For the purposes of Rule 12(b)(6), we take the allegations of the complaint as true. Newberne, 359 N.C. at 784, 618 S.E.2d at 203. The majority here does not specify which allegations in the complaint suffice, as a matter of law, to establish the decedent's ordinary contributory negligence, let alone establish that “the actions of both the decedent and defendants rise to the same level of negligence.” Nonetheless, assuming arguendo that the allegations of the complaint can be taken as conclusively establishing ordinary contributory negligence on the part of the decedent, the allegations of the complaint, in my view, plainly allege gross negligence on the part of defendants, so that contributory negligence does not bar the claim. Specifically, plaintiff alleged in the complaint:
51. The employee(s) or agent(s), such as “1241 Michael,” of Defendants' conduct of serving twenty-four (24) alcoholic beverages, of which the Decedent was served at least ten (10) of those drinks, in approximately a four-to-five hour period was an egregious, wrongful act which constitutes gross negligence and was willful or wanton conduct which evidences a reckless disregard for the safety of others.
52. That the employee(s) or agent(s), such as “1241 Michael,” of Defendants continued to serve intoxicating liquor drinks to the decedent, Lisa Mary Davis, after Lisa Mary Davis became noticeably or visibly intoxicated was an egregious, wrongful act which constitutes gross negligence and was willful or wanton conduct which evidences a reckless disregard for the safety of others.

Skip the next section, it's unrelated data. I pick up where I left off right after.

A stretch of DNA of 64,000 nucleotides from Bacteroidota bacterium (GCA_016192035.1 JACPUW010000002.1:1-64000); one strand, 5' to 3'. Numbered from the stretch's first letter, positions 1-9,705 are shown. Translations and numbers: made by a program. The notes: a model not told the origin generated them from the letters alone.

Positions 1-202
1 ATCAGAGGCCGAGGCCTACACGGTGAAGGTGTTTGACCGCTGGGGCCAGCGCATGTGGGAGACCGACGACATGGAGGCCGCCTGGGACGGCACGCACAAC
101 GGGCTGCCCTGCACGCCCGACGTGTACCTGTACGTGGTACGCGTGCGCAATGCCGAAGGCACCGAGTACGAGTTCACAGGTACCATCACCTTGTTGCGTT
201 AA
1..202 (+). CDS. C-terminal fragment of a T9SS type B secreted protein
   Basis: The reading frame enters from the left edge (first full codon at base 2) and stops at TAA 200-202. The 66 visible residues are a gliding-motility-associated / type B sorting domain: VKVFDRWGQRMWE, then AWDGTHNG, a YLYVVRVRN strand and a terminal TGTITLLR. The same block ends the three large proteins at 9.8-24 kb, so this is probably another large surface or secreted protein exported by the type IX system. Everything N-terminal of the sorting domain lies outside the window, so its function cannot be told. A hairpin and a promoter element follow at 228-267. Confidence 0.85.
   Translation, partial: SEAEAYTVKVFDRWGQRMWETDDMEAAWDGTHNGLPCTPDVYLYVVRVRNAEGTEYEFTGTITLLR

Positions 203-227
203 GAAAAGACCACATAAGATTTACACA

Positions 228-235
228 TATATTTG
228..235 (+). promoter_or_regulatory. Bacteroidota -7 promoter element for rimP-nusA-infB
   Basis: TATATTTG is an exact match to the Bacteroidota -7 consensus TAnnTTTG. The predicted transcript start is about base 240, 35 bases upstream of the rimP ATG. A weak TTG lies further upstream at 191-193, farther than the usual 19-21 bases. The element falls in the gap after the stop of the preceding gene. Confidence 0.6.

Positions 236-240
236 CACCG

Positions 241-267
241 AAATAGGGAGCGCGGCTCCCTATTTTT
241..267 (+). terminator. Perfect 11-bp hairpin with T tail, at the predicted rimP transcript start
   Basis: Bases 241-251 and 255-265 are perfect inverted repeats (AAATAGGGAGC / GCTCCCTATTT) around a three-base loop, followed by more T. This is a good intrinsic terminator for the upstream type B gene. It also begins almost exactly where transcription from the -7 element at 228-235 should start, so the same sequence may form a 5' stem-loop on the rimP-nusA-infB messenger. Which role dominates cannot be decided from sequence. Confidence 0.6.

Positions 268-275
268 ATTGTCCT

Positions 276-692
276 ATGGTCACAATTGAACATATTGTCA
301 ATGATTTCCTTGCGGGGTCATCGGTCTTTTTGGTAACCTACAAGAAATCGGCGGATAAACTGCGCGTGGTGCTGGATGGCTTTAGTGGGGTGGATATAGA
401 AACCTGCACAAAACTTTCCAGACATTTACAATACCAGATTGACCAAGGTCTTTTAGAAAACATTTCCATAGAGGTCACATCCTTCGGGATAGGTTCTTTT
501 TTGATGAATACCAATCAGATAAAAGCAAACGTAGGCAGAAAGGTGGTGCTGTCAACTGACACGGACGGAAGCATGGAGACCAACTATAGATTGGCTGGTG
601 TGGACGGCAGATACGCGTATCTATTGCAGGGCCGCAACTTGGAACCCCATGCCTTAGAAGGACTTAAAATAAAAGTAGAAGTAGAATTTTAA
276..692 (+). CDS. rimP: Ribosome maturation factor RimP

53. That the employee(s) or agent(s) of Defendants knew or had reason to know that Lisa Mary Davis was so grossly intoxicated so as to be a danger to herself and knew or had reason to know that the quantities of alcohol she had been served and consumed were potentially lethal ․
55. That the egregious, willful or wanton conduct of Defendants' employee(s) or agent(s), while in the course and scope of their employment with Defendants as set forth above was a proximate cause of the injuries and damages sustained by Plaintiff.
Facially, these allegations assert gross negligence and willful and wanton conduct evidencing a reckless disregard for the safety of others. Taking these allegations as true, I conclude that the majority has improperly applied inferences of ordinary contributory negligence to bar plaintiff's claims for gross negligence and willful and wanton conduct as a matter of law. These allegations contend in part that defendants served a noticeably intoxicated person anywhere between ten and twenty-four liquor drinks over a four to five hour period, with knowledge both of the person's intoxication and that the quantities served were “potentially lethal.” In my view, it is for the jury to decide whether the facts as alleged are ultimately shown by evidence to constitute a conscious, or even a reckless, “disregard of the safety of others.” Yancey, 354 N.C. at 53, 550 S.E.2d at 158; see also Ladd v. Estate of Kellenberger, 314 N.C. 477, 481, 334 S.E.2d 751, 755 (1985) (“A complaint should not be dismissed under Rule 12(b)(6) ‘․ unless it affirmatively appears that plaintiff is entitled to no relief under any state of facts which could be presented in support of the claim.’ ” (ellipsis in original) (quoting Presnell v. Pell, 298 N.C. 715, 719, 260 S.E.2d 611, 613 (1979))).